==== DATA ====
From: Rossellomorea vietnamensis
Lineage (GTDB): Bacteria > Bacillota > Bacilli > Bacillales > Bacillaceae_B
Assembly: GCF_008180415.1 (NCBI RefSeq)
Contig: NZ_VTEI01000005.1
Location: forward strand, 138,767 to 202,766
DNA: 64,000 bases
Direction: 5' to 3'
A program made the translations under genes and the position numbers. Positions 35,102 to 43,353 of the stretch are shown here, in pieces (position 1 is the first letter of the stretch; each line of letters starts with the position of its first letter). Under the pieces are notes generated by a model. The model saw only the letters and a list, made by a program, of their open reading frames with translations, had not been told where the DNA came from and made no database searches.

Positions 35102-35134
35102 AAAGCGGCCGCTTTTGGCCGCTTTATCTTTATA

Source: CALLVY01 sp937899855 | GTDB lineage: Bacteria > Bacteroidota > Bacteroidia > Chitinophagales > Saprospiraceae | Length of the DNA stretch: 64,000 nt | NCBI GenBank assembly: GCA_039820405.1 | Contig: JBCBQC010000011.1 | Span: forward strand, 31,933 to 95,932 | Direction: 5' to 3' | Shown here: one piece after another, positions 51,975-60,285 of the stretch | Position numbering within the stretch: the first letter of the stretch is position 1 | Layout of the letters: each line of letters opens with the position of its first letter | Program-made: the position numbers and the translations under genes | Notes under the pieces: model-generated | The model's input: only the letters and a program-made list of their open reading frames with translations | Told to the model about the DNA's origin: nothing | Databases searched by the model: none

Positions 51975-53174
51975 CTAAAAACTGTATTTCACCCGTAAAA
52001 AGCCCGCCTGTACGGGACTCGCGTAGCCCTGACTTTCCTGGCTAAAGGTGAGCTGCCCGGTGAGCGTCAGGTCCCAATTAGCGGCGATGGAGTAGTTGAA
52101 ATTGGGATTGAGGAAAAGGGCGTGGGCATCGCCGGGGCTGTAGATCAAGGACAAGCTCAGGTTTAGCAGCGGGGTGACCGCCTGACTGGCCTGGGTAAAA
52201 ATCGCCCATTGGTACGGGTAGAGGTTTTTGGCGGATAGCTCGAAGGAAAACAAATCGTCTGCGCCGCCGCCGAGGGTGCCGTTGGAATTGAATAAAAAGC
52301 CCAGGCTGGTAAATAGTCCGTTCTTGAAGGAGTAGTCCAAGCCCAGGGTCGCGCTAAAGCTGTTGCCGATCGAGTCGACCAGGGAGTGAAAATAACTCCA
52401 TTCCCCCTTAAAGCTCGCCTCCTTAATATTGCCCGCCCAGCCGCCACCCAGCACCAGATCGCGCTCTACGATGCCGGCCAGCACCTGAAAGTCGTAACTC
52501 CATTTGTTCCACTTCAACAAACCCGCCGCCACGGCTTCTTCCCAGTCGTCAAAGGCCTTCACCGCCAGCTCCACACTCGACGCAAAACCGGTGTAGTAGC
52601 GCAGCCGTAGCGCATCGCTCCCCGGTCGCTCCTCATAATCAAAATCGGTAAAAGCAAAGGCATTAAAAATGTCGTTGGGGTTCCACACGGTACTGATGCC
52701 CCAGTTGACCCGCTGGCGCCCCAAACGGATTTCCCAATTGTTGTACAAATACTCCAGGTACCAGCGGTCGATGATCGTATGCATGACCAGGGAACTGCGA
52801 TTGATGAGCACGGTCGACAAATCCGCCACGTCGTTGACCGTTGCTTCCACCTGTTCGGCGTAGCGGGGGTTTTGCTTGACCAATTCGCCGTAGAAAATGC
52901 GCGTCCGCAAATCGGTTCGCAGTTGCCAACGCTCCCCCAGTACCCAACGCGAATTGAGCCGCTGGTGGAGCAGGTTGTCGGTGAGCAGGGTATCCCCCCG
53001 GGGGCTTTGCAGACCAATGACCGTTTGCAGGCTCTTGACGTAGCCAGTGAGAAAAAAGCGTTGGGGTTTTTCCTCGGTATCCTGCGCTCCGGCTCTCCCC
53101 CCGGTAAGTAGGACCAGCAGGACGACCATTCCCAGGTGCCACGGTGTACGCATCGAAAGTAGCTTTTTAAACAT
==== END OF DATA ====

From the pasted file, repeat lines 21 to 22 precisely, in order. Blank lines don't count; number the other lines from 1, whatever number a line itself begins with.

52701 CCAGTTGACCCGCTGGCGCCCCAAACGGATTTCCCAATTGTTGTACAAATACTCCAGGTACCAGCGGTCGATGATCGTATGCATGACCAGGGAACTGCGA
52801 TTGATGAGCACGGTCGACAAATCCGCCACGTCGTTGACCGTTGCTTCCACCTGTTCGGCGTAGCGGGGGTTTTGCTTGACCAATTCGCCGTAGAAAATGC